http://www.exsys.ch/deutsch/produkte/ex_1334.html' target="_blank">Here's a link to the adapter I usually use, I'm pretty happy until now. I tried some Moxa (good reputation) but they bombed on me - on multiple occasions. They apparently don't support software flushing of their buffers! 64 Bytes of buffer. Really not much. I've tried to search for the 19Qi, but I've yet to find anything of use (like Specs). Maybe it's missing the HW buffer......

Shane.

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QUOTE(LV Punk @ Sep 25 2007, 12:12 PM)

Currently, it's just going to a front panel string control (which is visible, yes). That's the arrangement I've fallen back to after simplifying things back during testing.

QUOTE

The example code would actually just be the Advanced Serial Write and Read.vi from the LabVIEW examples. I have it running in "Read" mode on the receiver and "Write" mode on the transmitter.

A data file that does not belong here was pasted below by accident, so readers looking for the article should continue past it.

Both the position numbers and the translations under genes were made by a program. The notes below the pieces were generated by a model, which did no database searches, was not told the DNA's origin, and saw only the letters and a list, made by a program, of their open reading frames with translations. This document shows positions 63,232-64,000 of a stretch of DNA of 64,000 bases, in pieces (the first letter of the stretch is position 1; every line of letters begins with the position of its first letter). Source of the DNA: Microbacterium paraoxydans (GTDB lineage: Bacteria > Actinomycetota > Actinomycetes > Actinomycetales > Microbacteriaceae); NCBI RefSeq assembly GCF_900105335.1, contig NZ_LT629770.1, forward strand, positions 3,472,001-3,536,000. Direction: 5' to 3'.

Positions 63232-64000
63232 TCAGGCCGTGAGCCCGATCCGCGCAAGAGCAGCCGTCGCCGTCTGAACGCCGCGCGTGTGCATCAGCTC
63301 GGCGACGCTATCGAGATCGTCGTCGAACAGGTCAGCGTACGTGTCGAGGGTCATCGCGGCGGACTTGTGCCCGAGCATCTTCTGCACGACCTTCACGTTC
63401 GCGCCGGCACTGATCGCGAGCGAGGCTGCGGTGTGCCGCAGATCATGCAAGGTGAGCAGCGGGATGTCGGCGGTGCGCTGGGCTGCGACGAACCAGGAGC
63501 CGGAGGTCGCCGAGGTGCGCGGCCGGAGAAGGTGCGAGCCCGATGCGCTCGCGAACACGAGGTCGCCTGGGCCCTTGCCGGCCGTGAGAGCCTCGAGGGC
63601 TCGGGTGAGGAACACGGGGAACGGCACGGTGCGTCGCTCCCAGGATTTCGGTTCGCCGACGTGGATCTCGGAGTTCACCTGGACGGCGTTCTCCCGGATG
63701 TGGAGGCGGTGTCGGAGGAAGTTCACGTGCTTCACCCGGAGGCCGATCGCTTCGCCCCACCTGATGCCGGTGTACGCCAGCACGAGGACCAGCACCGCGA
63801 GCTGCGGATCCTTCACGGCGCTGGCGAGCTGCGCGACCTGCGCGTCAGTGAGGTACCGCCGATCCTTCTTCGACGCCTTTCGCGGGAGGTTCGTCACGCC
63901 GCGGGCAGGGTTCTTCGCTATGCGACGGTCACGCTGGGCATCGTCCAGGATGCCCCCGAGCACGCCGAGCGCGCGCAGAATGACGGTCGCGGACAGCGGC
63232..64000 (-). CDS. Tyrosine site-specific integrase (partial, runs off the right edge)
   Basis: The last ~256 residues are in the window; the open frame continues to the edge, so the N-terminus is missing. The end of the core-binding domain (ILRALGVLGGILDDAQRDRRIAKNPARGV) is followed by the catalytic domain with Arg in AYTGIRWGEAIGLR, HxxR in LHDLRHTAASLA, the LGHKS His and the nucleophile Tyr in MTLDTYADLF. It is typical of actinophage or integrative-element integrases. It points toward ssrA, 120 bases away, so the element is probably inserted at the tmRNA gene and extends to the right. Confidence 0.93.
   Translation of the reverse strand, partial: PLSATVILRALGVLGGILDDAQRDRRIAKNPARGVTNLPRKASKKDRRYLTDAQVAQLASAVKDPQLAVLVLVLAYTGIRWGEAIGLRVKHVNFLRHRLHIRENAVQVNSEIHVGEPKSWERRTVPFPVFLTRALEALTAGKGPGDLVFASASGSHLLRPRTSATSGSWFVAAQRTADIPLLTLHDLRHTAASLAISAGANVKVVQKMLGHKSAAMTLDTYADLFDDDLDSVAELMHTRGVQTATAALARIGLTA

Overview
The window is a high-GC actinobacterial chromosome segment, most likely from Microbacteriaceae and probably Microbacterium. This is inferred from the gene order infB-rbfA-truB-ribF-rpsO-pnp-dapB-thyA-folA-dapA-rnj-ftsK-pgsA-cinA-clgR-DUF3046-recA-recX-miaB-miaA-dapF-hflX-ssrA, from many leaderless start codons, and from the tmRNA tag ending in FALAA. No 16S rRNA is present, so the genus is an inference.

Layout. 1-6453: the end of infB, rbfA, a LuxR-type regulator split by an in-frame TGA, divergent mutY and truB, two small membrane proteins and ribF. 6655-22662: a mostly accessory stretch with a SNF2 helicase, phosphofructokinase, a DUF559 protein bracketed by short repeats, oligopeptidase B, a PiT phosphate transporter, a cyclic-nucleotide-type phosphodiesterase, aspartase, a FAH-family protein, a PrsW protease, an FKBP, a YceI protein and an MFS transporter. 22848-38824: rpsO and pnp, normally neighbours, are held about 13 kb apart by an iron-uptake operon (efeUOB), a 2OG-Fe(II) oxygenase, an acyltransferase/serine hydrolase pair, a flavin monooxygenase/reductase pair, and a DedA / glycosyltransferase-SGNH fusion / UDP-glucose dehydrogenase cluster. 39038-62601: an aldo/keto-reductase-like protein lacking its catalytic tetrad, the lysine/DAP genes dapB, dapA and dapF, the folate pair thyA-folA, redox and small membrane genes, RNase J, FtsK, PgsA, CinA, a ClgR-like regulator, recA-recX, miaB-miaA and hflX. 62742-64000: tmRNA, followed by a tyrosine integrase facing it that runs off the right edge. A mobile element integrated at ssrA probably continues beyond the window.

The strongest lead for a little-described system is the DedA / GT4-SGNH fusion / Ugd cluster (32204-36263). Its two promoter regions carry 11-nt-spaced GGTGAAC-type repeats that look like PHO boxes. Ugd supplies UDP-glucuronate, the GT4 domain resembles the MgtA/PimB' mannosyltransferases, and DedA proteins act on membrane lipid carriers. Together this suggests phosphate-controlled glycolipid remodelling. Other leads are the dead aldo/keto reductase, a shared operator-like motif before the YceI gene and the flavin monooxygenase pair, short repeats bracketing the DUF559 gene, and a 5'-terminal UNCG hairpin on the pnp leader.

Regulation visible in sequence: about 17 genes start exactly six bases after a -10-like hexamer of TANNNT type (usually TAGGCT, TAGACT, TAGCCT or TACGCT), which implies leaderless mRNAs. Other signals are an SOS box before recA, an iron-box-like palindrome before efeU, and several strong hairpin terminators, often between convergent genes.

Actually, using the VI Server and a queue was exactly where I started. I've been peeling back the layers ever since :).

QUOTE

Yep, that option is on the table. I'm just trying to make sure that I'm not completely out in left field before going down that route.

QUOTE(shoneill @ Sep 25 2007, 12:20 PM)

If you keep the Baud high, but lower the frequency of the data transmission (you're doing a simulation, right?), do you receive everything OK?

Yes, a high baud rate but a lower transmission frequency makes the problem go away. In fact, you can gradually increase the transmission speed and see the system get more and more sensitive to smaller and smaller interruptions. It's fun, in that oh-look-this-is-really-broken kind of way. :throwpc: